Post Number: 54
Posted From: 18.104.22.168
|Posted on Friday, April 01, 2011 - 08:34 pm: ||
I live in north central Illinois, and my local municipal (deep well sourced) water is very hard and is high in calcium. I have used this water “as is” for several years, with mixed results (that could be as much my technique as the water). My municipal water department report contains data on “contaminants” but claims they neither have nor test for the info used in typical water reports. After reading the recent threads on water treatment, I decided to try a slightly unscientific and uncontrolled experiment. Similar to the method in Braukaiser, I added 1 Tablespoon of pickling lime to 6 gallons of my local water, stirred and let it sit overnight. The next day there was a layer of white sediment in the bottom of the container. I siphoned the clear water of the sediment into a 5 gallon carboy.
What might the consequences be to using this “treated” water for mashing/brewing without knowing the actual “before or “after” water chemistry?
Post Number: 662
Posted From: 22.214.171.124
|Posted on Friday, April 01, 2011 - 08:54 pm: ||
I smell a Bill Pierce response coming. But I'll throw in that you have reduced the hardness considerably (Ca and Mg) and raised the pH a bunch. You need to check the pH and will probably have to add acid. Without knowing the original Ca and Mg or hardness, it's very difficult to say what you have now. Could be your Ca is too low and you need to add CaCl or CaSO4.
Post Number: 12777
Posted From: 126.96.36.199
|Posted on Friday, April 01, 2011 - 11:32 pm: ||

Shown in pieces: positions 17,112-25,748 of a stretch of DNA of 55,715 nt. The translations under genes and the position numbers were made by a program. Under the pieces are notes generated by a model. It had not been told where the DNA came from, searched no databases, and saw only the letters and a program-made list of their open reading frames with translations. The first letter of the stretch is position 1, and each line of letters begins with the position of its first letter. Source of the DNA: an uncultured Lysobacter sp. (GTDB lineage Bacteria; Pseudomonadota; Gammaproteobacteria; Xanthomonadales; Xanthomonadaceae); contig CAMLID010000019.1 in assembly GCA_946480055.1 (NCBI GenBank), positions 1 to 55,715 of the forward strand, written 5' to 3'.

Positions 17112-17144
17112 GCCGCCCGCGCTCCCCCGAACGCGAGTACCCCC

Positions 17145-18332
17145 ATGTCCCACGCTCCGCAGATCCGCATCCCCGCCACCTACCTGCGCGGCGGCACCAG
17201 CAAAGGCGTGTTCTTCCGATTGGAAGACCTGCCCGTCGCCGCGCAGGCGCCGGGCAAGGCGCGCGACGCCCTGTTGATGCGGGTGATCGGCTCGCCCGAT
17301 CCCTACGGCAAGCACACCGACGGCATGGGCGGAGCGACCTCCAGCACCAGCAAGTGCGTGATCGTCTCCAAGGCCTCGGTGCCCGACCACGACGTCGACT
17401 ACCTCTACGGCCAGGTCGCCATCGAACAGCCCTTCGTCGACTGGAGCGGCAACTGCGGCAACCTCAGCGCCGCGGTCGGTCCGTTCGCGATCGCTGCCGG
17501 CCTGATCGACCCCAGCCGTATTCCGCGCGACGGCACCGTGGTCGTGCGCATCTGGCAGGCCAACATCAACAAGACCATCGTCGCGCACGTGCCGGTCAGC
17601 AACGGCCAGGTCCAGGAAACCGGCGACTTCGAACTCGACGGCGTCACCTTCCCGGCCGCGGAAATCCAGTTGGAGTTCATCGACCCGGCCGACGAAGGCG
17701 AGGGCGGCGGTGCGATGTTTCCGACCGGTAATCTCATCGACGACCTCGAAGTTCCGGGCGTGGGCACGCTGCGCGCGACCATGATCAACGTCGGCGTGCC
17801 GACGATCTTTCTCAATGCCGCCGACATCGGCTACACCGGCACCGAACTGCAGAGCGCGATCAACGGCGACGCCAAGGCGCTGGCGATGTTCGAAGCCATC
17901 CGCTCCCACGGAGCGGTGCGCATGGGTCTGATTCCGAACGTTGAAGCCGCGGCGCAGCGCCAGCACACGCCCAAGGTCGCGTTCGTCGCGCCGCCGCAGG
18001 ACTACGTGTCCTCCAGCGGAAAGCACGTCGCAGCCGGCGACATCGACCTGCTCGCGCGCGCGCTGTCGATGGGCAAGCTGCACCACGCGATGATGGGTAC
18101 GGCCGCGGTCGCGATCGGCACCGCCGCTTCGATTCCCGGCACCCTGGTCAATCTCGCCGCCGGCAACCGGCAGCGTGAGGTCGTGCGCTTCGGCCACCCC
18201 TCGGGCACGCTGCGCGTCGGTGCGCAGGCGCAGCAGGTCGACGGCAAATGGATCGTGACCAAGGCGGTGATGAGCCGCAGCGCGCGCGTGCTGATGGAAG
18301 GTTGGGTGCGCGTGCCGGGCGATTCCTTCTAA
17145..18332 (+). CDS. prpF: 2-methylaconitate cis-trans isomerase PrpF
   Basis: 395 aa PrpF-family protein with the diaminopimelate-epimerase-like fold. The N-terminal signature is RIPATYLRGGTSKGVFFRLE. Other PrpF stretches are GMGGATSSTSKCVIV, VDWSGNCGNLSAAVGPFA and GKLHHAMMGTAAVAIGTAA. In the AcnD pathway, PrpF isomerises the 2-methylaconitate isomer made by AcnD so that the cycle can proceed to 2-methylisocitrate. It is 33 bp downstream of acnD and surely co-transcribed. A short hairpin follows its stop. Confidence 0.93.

I agree with TB. Your water is probably rather high in calcium, but even higher in alkalinity. If the local water utility can't or won't provide you with an analysis, send a sample off to Ward Labs (Household Mineral Test W-6 will provide the basics): http://www.wardlab.com/FeeSchedule/WaterAnalysis.aspx. Then you can begin to deal with the water intelligently.
In general, after slaked lime treatment the water will be lower in both calcium and alkalinity, and higher in pH. But you will need to test it again after you rack the water off the precipitate. Kai has a section on his site about home water testing for hardness and alkalinity: http://www.braukaiser.com/wiki/index.php/At_home_water_testing
Once you have done the process several times, you probably will have enough data that you can trust the results for future batches. But for now you would be far better off to have the data from both before and after the lime treatment.
Of course you can take your chances and use the treated water as-is. If you like the beer, that's great. But understand that the water may not be appropriate for every style in every case. That's the kind of information the data will provide for you.
(Message edited by BillPierce on April 01, 2011)